Life In General: A Real Life

Yesterday was one of those days that quite exemplify my life in general at the moment. 

I woke up early, got my husband off to an morning meeting with a mug of hot coffee and some whole grain toast with strawberry jam. Then I settled into my reading chair with my own coffee cup and made decent progress on my current novel. Luckily, the dogs continued sleeping so I crept down to the basement and did 35 minutes of high-impact walking exercise (still love you, Leslie Sansone!) and then came back upstairs to find the sun shining, working valiantly to melt the last vestiges of dirty winter snow.

By then Magic and Molly were awake, so I took them outside where I lifted my face gratefully to the sunshine while they completed their morning rituals. We pottered around the house for a while - me doing some internet work to publicize today’s launch of Modern Creative Life, the new magazine I’ve been working on that went live today; the pups sniffing at the wide open windows, taking note of all the inviting spring-like aromas wafting in the open doors and windows.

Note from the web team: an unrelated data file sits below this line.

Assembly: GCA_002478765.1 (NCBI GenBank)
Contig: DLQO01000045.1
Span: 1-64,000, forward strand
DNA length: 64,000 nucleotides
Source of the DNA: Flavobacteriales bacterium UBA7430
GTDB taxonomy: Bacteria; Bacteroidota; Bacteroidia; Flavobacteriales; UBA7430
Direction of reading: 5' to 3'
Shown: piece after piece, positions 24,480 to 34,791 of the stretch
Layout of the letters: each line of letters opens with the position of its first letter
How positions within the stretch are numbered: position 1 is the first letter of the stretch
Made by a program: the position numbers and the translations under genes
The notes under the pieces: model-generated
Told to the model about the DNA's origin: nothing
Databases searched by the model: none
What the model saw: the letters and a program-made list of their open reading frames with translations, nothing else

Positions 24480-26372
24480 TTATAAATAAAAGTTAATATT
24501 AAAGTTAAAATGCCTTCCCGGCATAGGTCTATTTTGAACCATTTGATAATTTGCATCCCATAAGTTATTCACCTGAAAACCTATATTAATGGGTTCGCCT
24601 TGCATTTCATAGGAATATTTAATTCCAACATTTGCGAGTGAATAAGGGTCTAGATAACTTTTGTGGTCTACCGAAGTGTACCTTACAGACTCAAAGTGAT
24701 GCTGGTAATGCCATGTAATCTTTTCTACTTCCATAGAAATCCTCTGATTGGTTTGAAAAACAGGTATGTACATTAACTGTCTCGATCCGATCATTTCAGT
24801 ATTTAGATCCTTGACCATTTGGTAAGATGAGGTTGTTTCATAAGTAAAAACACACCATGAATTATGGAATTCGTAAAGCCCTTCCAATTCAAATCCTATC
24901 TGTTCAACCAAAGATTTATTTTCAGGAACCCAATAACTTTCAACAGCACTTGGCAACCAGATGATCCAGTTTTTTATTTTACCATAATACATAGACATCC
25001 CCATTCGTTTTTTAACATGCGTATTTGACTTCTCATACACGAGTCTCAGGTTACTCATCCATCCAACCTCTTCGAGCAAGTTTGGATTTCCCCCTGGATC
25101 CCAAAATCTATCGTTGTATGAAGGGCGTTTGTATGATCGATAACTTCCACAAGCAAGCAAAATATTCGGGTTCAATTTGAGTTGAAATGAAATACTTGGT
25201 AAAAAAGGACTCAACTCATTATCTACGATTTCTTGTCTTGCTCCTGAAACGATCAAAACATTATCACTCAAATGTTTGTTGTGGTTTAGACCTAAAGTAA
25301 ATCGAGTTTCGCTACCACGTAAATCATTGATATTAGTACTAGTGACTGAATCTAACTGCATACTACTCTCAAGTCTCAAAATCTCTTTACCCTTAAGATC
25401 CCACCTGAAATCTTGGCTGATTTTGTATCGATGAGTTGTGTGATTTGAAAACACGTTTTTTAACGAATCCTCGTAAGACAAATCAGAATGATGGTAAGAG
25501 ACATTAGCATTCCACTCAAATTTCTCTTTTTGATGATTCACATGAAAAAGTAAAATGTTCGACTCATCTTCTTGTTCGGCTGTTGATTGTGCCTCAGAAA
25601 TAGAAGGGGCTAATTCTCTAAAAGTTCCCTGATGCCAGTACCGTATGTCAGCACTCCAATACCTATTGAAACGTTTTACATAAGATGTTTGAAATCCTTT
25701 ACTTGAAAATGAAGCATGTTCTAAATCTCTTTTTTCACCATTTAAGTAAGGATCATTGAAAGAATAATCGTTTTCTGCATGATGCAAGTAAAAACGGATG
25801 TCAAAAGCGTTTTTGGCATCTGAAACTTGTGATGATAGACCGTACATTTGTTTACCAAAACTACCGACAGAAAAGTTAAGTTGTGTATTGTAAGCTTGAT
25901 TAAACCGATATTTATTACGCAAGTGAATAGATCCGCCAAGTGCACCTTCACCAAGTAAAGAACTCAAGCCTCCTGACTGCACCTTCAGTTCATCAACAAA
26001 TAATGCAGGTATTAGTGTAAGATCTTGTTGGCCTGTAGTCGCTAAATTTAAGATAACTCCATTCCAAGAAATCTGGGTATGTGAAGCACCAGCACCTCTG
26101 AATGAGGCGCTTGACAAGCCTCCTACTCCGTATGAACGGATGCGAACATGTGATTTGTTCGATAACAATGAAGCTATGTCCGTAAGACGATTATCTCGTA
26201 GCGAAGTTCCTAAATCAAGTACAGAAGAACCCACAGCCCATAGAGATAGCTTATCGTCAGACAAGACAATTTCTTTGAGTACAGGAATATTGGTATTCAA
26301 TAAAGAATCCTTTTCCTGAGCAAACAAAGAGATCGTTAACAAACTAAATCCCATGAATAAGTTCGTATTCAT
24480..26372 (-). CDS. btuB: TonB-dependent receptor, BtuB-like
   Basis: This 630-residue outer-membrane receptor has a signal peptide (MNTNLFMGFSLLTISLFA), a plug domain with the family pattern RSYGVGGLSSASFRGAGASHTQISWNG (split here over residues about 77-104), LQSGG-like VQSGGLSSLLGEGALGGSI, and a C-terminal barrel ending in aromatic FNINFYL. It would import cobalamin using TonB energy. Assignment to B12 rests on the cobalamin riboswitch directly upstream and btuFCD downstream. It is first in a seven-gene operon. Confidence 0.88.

About 11:30 we packed up some lunch for me, water bottles and kibble for them, and headed off to the park for a picnic and walk. Our usually quiet park was buzzing with students off school for the day (it’s Presidential Primary Election Day here in Michigan), and we were all enjoying the feeling of freedom and hope and excitement the 70 degree temps brought to this early March afternoon. 

After we left the park, we drove into my old neighborhood to check in with my mom.

And that’s when things changed.

My mom’s health has taken a huge turn for the worse in the past couple of weeks. At almost 89 (her birthday is this Saturday), I feel like she has given up on living. She’s developed some pretty intense physical symptoms, she finds her basic activities of daily living simply exhausting, and she’s just plain sick and tired of all of it. She spends most of the day in bed, except for the few hours when she knows I’m going to be there. As she puts it, she is just tired of it all. 

“I wish I could die,” she told me yesterday. “It’s time. I’m so tired of trying to live."